Both a success at ramping up testing and contact tracing to levels sufficient to suppress COVID, and a vaccine delivered in October, were outcomes with the potential to win the election for Trump. From the outside, we interpreted the sudden shift of energy and effort from testing to vaccines as a bet being placed by the administration on which path would be the surest, simplest route to reelection. While testing might have delivered that too, the implementation challenges were going to require hard work and logistical mobilization on a wartime scale. Rapid vaccine development, in contrast, had all the glamour of a moonshot, and fewer near-term implementation headaches to worry about. All glory, no struggle.

The Democrats maintained the focus on testing and contact tracing, and even on some degree of supported isolation. The House of Representatives passed the HEROES Act on May 15, 2020, pushing further beyond the April 27 commitments of the Trump administration and the Biden campaign. But the House legislation also included proposals on a variety of other issue areas, most importantly election security. The House wanted to authorize funds to the states to support preparation of mail-in voting and ensure election integrity given other changes to the voting system that needed to be made in that pandemic year. From May 15 until the end of September, the Senate refused to move forward any compromise bill that included those election security provisions. Republicans believed that the Democrats were simply seeking investments that would increase turnout in their favor. Time was on their side. All they had to do to win the negotiation over investment in election security was to do nothing. Consequently, legislative commitment to a massive ramp-up of testing and contact tracing was not forthcoming, once more a casualty to questions of politics, and the contest over the upcoming election.

While the technocrats were not independently able to raise or address the larger strategic question of how we might suppress COVID while securing our economy, civil society actors did put that question on the table for elected officials. Members of both parties saw the importance of the strategic question and the value of the TTSI playbook. But at the end of the day, leaders of both parties prioritized questions of electoral advantage over implementation of TTSI. And we got the results that such a focus paved the way for. Viruses can be counted on to exploit every opening that allows them to spread, and the massive breach of our political divisions gave the novel coronavirus its opening to bring death, suffering, and economic disruption on a massive scale.

A broken social compact: Where We the People went wrong

Our polarization as a people is so severe that it disabled our elected officials in a moment when they should have been able to come together for decision-making in response to a crisis. But that polarization among us, which prevented widespread, full-throated advocacy for compromise, was not the only failure in our social compact to have undermined our the U.S. response to COVID.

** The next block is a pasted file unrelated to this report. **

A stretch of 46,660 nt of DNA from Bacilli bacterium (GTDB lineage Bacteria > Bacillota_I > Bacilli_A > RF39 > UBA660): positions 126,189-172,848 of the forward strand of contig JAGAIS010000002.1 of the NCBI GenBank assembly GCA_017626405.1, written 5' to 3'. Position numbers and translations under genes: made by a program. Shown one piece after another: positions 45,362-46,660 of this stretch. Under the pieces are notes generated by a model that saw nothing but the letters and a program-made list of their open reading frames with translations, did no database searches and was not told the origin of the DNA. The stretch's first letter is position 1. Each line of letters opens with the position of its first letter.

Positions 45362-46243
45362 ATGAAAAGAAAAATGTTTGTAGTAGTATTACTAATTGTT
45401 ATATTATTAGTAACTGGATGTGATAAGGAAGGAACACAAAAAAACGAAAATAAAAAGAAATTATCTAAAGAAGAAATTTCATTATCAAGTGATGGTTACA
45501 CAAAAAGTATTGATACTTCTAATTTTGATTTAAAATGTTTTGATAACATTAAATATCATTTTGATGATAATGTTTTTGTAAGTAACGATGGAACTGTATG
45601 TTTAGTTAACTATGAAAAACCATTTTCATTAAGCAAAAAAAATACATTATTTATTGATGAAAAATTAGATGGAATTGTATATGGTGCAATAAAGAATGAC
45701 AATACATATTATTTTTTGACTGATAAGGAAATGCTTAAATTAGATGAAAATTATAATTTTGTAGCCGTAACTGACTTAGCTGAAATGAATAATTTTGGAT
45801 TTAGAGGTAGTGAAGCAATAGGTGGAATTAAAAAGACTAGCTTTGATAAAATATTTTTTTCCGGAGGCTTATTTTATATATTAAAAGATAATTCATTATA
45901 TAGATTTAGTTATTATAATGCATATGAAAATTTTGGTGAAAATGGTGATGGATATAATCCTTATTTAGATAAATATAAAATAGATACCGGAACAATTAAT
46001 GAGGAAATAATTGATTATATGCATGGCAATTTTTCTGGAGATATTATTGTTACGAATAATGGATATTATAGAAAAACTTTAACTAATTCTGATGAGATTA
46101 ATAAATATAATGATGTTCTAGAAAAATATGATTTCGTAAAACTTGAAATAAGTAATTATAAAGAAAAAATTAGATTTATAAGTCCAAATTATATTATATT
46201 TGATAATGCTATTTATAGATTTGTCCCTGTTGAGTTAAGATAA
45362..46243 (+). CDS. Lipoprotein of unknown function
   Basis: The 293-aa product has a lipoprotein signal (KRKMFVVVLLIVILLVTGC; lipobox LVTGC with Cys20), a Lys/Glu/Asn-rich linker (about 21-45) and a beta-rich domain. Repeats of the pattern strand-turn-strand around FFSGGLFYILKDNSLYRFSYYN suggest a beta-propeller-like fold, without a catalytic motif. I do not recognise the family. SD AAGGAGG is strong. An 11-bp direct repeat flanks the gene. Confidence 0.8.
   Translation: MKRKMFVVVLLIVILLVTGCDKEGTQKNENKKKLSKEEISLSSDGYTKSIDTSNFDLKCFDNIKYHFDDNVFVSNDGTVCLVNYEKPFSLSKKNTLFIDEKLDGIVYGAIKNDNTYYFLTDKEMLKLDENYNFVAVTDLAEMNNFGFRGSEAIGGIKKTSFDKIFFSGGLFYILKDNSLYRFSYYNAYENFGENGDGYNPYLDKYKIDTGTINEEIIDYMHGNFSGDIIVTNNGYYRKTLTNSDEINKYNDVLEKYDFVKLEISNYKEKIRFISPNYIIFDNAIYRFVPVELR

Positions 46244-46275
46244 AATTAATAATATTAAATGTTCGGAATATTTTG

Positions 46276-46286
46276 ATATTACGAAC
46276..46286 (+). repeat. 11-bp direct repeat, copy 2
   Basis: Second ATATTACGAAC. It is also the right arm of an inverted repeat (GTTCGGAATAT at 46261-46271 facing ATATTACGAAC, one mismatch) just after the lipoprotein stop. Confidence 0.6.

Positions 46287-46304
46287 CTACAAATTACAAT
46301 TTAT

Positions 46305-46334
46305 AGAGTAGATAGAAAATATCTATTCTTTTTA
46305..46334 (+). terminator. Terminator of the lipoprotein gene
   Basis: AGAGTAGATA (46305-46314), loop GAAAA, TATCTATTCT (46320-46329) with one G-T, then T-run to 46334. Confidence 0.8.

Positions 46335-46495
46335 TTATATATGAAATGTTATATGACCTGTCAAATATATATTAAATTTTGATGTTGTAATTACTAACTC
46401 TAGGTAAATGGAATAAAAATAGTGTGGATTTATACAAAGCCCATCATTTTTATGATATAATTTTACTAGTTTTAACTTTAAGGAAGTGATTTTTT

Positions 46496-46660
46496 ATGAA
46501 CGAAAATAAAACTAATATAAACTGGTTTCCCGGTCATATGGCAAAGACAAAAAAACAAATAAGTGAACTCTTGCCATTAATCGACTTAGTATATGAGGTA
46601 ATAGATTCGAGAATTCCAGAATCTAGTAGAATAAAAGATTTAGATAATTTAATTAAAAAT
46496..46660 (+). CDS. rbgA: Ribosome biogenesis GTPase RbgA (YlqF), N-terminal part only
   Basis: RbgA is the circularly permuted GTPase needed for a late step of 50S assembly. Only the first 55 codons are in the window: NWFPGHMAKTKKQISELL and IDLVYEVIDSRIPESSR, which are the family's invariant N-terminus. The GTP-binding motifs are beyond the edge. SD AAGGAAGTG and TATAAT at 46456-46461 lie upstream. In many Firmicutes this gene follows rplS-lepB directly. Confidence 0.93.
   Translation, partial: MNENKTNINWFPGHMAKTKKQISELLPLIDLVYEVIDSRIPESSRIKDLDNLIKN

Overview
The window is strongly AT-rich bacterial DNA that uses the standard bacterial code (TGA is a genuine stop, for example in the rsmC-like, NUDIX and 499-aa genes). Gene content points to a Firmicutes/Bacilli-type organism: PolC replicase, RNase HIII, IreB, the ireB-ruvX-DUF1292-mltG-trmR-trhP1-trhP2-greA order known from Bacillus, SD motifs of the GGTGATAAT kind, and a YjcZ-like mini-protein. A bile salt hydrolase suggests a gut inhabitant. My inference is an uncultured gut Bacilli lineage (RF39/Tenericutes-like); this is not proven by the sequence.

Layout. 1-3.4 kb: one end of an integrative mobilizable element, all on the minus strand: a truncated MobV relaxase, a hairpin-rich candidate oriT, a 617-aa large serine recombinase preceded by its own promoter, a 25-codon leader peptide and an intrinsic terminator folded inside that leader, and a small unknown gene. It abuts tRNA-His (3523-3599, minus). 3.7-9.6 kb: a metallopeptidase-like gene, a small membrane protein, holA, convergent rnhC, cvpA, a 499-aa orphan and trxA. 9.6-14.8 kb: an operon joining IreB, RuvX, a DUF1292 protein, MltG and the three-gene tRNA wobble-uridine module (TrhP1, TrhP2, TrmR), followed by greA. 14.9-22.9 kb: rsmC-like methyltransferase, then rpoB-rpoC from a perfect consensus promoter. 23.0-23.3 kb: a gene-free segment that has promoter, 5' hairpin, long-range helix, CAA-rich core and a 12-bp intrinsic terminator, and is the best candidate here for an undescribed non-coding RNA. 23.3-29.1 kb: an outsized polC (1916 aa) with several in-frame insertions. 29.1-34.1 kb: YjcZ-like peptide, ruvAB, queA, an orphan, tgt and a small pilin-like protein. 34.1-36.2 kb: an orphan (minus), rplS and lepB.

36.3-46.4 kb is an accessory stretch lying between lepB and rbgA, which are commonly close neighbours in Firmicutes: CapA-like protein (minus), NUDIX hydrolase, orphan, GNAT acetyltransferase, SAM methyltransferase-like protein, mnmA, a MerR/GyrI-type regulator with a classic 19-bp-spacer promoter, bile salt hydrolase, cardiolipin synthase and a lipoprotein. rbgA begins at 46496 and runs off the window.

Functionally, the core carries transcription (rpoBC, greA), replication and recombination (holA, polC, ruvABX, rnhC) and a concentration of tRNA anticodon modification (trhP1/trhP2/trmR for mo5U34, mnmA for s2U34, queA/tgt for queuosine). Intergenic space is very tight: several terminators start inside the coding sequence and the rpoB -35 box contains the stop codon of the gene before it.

Our second failure is that we have truly split into a society of haves and have-nots. Our commitment to public goods is so eroded that even in a crisis of the magnitude of the COVID pandemic, the default has been that private actors have taken care of themselves while others have gone without. The home institution of one of us, Harvard University, and the National Basketball Association created testing-based bubbles for themselves. Mission-driven imperatives to protect the organization and to model what was technically possible led to these private success stories. But at the same time, essential workers, teachers, and low-income families were going without. The contrast was painful to watch. The work of civil society actors need not have ended with modeling technical possibilities. There was a crying need to advocate for achieving the same infrastructure for all.

The privatization of the U.S. response to COVID was like responding to terrorism by encouraging every civil society organization to build its own private security corps. Those with resources are protected, everyone else is not. A blameworthy shrug of acceptance on the part of the comfortable sets our course in this direction. The tale of two countries that characterizes our national life — of the affluent and then everyone else — just got worse.

What’s the alternative? In fighting terrorism in the wake of 9/11, we built a broad public infrastructure of security — ranging from airport security checkpoints to new ways of monitoring public transportation to the ongoing work of people investigating specific threats and networks. We did see the growth of a certain amount of additional private security. One can’t enter high-rise buildings in New York City now without showing an ID. But the broad structures of public security mean that everybody is included in the umbrella of protection and uses of private security are minimized.

The national sports leagues, the nation’s colleges and universities, even the nation’s small business associations might have banded together to advocate for massive public investment in the ramp-up of testing and contact tracing that we needed in the spring of 2020, to provide a public good to which all needed access. But they did not. Instead, each organization built its own private COVID-suppression operation.

Implementation of testing, tracing, and supported isolation in the U.S. context faced at least three important challenges that made full-throated support from civil society imperative for success.